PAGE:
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Presentation
Harmony and humane governance - Contesting the social order in classical Chinese thought and 21st century global society
International Union of Anthropological and Ethnological Sciences (IUAES) Inter-Congress: "From the crossroads of civilizations: Understanding cultural diversity to connect societies (2010)
  • R. James Ferguson, Bond University
  • Rosita Dellios, Bond University
Abstract

When China’s President Hu Jintao articulated his country’s ‘harmonious world’ (hexie shijie) foreign policy perspective at the United Nations’ 60th anniversary in 2005, he spoke of the need ‘to preserve the diversity of civilizations in the spirit of equality and openness, make international relations more democratic and jointly build a harmonious world where all civilizations coexist and accommodate each other.’ This message has retained its salience in subsequent years and represents a particular vision of world order that is viewed as the ‘preferred’ option within current Chinese foreign policy. Where does this vision come from? In investigating the ancestry of the current leadership’s policy posture of ‘harmonious world’, which has its domestic counterpart in ‘harmonious society’, it is necessary to delve into classical Chinese thought. But more than investigate the past to seek the origins and meaning of a key Chinese cultural concept, harmony, this paper also examines the implications of a stronger China articulating such a vision. Like the Contention of the Hundred Schools of Thought (770-221 BC) which flourished with the passing of the Zhou dynasty and its socio-political order, so too the sudden end of bipolar strategic competition at the close of the 20th century has left the field open to alternative modes of relating as nations and peoples, with globalization accelerating the transformative process. Is the world on the threshold of a new age of contestation of ideas for how global society advances? China’s focus on constructing a ‘harmonious world’ is indicative of an attempt to render this Confucian idea as more than merely Chinese, that ‘harmonious world’ is, in effect, harmonious with the UN’s vision and global governance cooperation in an era dominated by transnational security issues. This paper will investigate ‘harmony’ and the notion of humane governance in classical Chinese thought when the social order was being contested, as well as the prevailing world order when the crucial level of analysis is the global system, with China playing a more active role harmonizing dominant and weaker powers, Western and non-Western values.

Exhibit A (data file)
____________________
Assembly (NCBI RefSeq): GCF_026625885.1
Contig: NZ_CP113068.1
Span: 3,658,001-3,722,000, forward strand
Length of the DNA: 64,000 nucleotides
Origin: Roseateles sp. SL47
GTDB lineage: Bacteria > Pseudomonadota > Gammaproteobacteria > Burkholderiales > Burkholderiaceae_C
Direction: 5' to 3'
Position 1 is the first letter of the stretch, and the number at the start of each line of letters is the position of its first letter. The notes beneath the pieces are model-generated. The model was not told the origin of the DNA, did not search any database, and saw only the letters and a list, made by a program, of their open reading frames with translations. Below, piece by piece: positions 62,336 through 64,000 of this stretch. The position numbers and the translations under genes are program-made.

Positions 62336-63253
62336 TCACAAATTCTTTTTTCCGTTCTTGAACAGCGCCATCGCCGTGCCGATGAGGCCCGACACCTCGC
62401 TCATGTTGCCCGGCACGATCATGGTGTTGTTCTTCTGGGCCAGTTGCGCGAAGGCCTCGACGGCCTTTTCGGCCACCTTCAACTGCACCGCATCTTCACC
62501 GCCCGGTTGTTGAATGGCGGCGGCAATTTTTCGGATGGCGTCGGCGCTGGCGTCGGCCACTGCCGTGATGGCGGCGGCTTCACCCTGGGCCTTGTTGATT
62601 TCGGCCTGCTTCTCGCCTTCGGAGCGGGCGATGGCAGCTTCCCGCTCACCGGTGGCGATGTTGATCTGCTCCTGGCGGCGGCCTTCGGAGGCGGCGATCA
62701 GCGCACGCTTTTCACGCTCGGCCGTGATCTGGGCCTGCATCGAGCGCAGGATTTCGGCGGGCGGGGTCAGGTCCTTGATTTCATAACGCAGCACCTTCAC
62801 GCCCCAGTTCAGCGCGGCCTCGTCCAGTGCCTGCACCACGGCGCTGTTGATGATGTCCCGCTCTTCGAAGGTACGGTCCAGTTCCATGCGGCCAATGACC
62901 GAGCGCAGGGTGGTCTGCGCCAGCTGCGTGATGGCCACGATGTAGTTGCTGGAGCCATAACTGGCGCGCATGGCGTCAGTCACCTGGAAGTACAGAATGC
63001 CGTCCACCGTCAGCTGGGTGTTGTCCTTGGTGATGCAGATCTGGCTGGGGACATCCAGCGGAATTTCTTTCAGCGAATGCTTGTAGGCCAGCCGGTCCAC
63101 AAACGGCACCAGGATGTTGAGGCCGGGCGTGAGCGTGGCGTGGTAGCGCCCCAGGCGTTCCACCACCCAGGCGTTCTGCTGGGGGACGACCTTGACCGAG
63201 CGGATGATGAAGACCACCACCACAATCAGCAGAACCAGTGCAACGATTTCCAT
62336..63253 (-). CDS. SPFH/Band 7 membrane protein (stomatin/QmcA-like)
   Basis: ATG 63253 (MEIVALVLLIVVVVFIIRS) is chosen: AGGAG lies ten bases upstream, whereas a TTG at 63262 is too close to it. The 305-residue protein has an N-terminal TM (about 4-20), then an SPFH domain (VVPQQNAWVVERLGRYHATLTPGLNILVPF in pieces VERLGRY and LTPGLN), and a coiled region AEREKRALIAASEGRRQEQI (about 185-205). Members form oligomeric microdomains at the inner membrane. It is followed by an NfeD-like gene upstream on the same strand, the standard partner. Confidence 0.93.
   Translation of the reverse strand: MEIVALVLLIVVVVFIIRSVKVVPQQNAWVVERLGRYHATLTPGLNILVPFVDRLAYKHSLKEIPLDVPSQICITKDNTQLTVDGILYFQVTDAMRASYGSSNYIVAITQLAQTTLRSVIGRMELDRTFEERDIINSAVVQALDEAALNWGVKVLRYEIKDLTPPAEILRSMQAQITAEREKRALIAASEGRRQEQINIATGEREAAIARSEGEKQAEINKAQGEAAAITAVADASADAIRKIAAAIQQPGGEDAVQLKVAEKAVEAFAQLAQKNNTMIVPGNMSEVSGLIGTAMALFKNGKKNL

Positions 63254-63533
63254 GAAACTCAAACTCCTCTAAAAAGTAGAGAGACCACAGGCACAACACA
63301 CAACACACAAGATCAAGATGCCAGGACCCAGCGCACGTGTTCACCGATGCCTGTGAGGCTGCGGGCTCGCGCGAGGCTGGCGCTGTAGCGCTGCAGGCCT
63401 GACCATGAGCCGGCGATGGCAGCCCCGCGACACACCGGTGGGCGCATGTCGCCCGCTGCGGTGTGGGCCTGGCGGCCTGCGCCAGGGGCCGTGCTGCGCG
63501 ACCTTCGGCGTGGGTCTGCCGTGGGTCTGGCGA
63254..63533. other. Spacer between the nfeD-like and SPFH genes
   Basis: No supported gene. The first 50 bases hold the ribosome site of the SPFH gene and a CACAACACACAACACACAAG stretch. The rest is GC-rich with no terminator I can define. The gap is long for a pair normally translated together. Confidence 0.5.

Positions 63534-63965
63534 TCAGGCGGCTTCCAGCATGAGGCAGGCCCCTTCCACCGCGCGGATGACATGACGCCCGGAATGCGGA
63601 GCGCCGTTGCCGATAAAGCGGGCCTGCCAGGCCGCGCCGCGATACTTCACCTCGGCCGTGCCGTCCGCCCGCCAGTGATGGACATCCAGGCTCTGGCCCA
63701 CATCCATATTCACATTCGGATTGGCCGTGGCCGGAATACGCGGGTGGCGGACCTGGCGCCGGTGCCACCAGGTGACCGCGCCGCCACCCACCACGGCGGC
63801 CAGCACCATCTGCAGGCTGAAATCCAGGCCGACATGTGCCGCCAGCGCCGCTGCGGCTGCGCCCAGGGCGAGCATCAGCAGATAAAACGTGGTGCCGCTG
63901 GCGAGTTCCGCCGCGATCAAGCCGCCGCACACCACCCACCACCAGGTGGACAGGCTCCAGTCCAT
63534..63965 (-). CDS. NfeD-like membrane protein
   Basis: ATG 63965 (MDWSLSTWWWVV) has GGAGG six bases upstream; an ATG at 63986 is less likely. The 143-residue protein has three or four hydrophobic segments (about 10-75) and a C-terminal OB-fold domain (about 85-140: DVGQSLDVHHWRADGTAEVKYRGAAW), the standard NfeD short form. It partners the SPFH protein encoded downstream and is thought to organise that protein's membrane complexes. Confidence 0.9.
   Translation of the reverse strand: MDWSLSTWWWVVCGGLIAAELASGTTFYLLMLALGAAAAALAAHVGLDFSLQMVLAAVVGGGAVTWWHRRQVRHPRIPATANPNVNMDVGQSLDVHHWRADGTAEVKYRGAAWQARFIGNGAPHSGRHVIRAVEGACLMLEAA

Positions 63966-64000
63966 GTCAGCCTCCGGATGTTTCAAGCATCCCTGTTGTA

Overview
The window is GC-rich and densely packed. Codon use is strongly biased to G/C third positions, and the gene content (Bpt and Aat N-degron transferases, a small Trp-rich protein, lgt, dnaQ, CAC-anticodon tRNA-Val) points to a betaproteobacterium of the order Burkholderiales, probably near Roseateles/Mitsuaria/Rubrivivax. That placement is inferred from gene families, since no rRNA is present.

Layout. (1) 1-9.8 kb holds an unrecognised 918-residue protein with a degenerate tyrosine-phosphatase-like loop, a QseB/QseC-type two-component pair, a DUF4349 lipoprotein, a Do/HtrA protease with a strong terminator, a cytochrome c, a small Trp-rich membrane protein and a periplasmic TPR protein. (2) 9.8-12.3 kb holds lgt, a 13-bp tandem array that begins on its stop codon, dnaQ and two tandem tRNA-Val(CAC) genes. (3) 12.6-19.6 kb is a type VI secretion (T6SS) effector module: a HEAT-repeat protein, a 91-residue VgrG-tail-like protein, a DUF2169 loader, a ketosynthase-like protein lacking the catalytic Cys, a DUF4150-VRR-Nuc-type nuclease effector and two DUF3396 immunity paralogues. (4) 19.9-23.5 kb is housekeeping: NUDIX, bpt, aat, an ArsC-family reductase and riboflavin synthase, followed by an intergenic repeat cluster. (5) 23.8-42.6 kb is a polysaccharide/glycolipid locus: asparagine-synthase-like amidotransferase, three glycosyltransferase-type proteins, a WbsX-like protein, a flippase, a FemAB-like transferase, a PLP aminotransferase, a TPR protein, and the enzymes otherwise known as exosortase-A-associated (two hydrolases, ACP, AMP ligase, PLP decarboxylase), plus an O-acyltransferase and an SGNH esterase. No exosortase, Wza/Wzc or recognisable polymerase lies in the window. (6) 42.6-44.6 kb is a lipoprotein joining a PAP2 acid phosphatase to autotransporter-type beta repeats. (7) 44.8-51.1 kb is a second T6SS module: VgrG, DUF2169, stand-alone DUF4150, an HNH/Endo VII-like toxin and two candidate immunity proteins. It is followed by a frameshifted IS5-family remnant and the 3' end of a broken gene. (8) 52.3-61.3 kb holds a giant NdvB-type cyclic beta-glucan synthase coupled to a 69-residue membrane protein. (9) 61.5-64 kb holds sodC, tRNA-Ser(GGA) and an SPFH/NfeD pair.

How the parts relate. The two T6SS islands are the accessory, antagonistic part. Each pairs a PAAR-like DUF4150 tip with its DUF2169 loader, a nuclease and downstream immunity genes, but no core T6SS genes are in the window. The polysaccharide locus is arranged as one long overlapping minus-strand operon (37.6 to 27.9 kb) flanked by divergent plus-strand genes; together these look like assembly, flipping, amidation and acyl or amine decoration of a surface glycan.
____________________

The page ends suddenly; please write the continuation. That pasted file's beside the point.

Keywords
  • harmony,
  • humane,
  • governance,
  • social order,
  • classical Chinese thought,
  • 21st century,
  • global society
Publication Date
October 6, 2010
Comments
Submitted Version.

Ferguson, R. J., & Dellios, R. (2010). Harmony and humane governance - Contesting the social order in classical Chinese thought and 21st century global society. Paper presented at the International Union of Anthropological and Ethnological Sciences (IUAES) Inter-Congress: "From the crossroads of civilizations: Understanding cultural diversity to connect societies", Belek, Antalya, Turkey.

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© Copyright R. James Ferguson & Rosita Dellios, 2010

Subsequently published:

Harmony and humane governance - Contesting the social order in classical Chinese thought and 21st century global society, International Confucian Studies. Monograph series, volume 18 Part 2, (pp 614-656). Beijing: Jiuzhou Press.

2011 HERDC submission. FoR code: 160607, 220406

Citation Information
R. James Ferguson and Rosita Dellios. "Harmony and humane governance - Contesting the social order in classical Chinese thought and 21st century global society" International Union of Anthropological and Ethnological Sciences (IUAES) Inter-Congress: "From the crossroads of civilizations: Understanding cultural diversity to connect societies (2010)
Available at: http://works.bepress.com/rosita_dellios/47/